With the future of DACA in flux, black Dreamers in New York face race and immigration head on.
Nourou Gaiya was in class when he heard the news. The Lehman College sophomore saw a notification that the New York Times was live on YouTube, and suspected what the story might be. By the end of his business statistics class, his suspicion was confirmed: President Donald Trump had rescinded DACA, leaving almost 800,000 immigrants around the country, including Gaiya, unsure of their future.
Deferred Action for Childhood Arrivals (DACA) is an Obama-era executive order that protects undocumented immigrant youths who meet certain criteria from deportation and allows them access to employment and higher education. Gaiya, now 18, is one of New York’s 107,000 DACA eligible residents, also known as “Dreamers.” They’ll lose their right to work and attend school, and face uncertainty regarding their immigration status, if Congress doesn’t replace DACA in the next six months, when the program phases out.
“It wasn’t a good feeling, but I wasn’t surprised,” Gaiya said of Trump’s action. Since Trump took office, Gaiya said that he has been unsure about the program’s future, and ultimately his own.
Mexican immigrants, who make up almost 70 percent of DACA recipients, and were the target of Trump’s immigrant focused tirades on the campaign trail, have become synonymous with the term Dreamer. But countries like Jamaica, Nigeria, and Haiti are also top countries of origin for DACA recipients.
Gaiya belongs to the three percent of undocumented African immigrants eligible to receive DACA. He is from the West African country of Niger, and migrated to New York with his mother 12 years ago. In New York, immigrants like Gaiya make up almost 30 percent of New York’s total black population, making it the top state for black immigrants in the U.S.
Although immigrants from Africa and the Caribbean make up a small portion of Dreamers, they are part of a larger group of black immigrants, both documented and undocumented, who face their own unique set of problems.
Despite being less likely to enter the U.S. illegally, contributing to only 5.4 percent of America’s undocumented population, black undocumented immigrants are more likely to come in contact with local law enforcement, because of racial profiling. These encounters make black immigrants more vulnerable to deportation. Black immigrants also have a higher rate of unemployment despite being more likely to participate in the labor force, and Caribbean and African women who are employed earn 8.3 percent and 10.1 percent less than U.S. born non-Hispanic white women, states a report by the Black Alliance for Just Immigration (BAJI).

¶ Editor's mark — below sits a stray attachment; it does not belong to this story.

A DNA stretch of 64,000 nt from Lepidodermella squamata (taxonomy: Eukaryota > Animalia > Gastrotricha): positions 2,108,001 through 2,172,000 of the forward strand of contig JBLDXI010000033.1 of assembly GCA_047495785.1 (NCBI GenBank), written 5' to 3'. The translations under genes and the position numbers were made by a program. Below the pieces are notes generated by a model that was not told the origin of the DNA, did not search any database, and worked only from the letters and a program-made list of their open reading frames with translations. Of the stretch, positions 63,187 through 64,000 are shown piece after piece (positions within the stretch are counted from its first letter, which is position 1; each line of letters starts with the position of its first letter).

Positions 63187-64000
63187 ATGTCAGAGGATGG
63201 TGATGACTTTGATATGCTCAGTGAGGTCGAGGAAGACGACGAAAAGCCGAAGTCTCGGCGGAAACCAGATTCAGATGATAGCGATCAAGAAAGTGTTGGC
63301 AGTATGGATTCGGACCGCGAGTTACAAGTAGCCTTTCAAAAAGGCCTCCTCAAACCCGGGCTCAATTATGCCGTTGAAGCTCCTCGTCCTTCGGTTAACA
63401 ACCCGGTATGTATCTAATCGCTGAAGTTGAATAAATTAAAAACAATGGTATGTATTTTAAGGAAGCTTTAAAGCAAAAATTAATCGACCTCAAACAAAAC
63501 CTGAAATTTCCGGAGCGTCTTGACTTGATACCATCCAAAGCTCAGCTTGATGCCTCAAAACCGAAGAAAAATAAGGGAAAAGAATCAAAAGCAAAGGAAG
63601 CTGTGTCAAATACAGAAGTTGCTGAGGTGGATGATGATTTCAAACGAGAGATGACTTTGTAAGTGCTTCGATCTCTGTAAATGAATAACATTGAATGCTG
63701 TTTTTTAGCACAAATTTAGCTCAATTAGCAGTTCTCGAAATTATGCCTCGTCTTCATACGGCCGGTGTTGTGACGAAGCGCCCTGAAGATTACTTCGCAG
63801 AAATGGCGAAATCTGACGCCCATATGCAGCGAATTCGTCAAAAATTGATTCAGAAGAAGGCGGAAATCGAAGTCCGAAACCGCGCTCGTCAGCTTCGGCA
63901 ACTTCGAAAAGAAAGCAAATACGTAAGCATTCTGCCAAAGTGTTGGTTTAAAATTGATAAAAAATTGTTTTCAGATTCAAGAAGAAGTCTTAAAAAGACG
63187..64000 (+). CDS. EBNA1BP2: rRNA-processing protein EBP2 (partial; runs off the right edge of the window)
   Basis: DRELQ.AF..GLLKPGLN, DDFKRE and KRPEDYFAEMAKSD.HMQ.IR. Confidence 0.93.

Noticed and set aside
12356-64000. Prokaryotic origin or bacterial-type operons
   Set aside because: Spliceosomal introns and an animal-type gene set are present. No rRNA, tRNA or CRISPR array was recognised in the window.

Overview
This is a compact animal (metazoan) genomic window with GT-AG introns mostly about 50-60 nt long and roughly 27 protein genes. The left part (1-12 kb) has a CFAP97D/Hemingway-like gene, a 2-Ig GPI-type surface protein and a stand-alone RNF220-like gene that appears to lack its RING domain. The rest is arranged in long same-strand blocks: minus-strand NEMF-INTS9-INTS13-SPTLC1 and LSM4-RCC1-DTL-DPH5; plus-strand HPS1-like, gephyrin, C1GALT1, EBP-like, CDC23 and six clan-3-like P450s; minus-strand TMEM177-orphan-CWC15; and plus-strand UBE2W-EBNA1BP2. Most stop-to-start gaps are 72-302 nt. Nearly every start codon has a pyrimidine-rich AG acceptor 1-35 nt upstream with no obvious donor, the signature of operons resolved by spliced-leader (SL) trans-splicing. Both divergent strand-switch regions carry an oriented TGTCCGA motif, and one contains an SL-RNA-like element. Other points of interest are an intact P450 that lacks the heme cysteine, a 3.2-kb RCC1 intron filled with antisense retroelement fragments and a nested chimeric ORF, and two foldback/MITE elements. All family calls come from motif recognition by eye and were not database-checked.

“African and Afro-Caribbean immigrants face similar problems of race once they come to the United States,” notes Mae Ngai, Lung Family Professor of Asian American Studies & Professor of History at Columbia University.
“They are often considered by mainstream society to be indistinguishable from African Americans and therefore are subject to same/similar racism.”
According to Ronnie James, 20, a Dreamer from the Caribbean island of St. Lucia and the executive director of the New York Chapter of the UndocuBlack Network, a national organization that aims to connect and provide resources to undocumented black immigrants, this context is missing from the general conversation about immigration. James calls it the black immigrant perspective, which he refers to as a kind of double consciousness of being a black immigrant in America and experiencing racism.
“The black perspective isn’t something that’s talked about much in the immigration movement,” said James.
The Bronx is the nexus of the New York’s West African immigrant community and home to 13,000 DACA eligible residents, including Gaiya. South Bronx United, a 501c3 non-profit organization that provides legal and college prep services to immigrant youth in the south Bronx, said that of the total number of kids they serve, 40 percent are West African, and a number of them have been affected by the news regarding DACA.
“There’s a lot of concern across the board,” said Andrew So, the organization’s executive director. “Right now we’ll just wait and cross our fingers that in six months something does happen in Congress, which will be the best case scenario.”
James migrated with his mother and his older brother from the Caribbean island 11 years ago, and is studying International Relations at the City College of New York. He hopes become Secretary of State one day.
“Well, I can’t be President,” said James, when asked about his political ambitions. Unlike the role of President of the United States, Secretary of State appointees are not required to be natural born citizens, which means James political ambitions can become a reality, but only if Congress presents a path to citizenship for him and fellow Dreamers.
James still has fond memories of his birth country. The view of the ocean he took in from a balcony in Savannes Bay, St. Lucia before he headed to class is still vivid, he said. Gaiya’s memories of Niamey, Niger’s capital, are few and far between, but his memories of his first moments in New York are still fresh.
“There was so much light,” said Gaiya of his first impression of New York. “It was so bright,” he remembers.
With over two decades in the U.S between the both of them, Gaiya and James call America, Niger, and St. Lucia home, but wouldn’t want to be forced to make a choice.
“I was born there, but I grew up here,” says Gaiya. “I can’t choose. Both countries are part of my life, both are home.”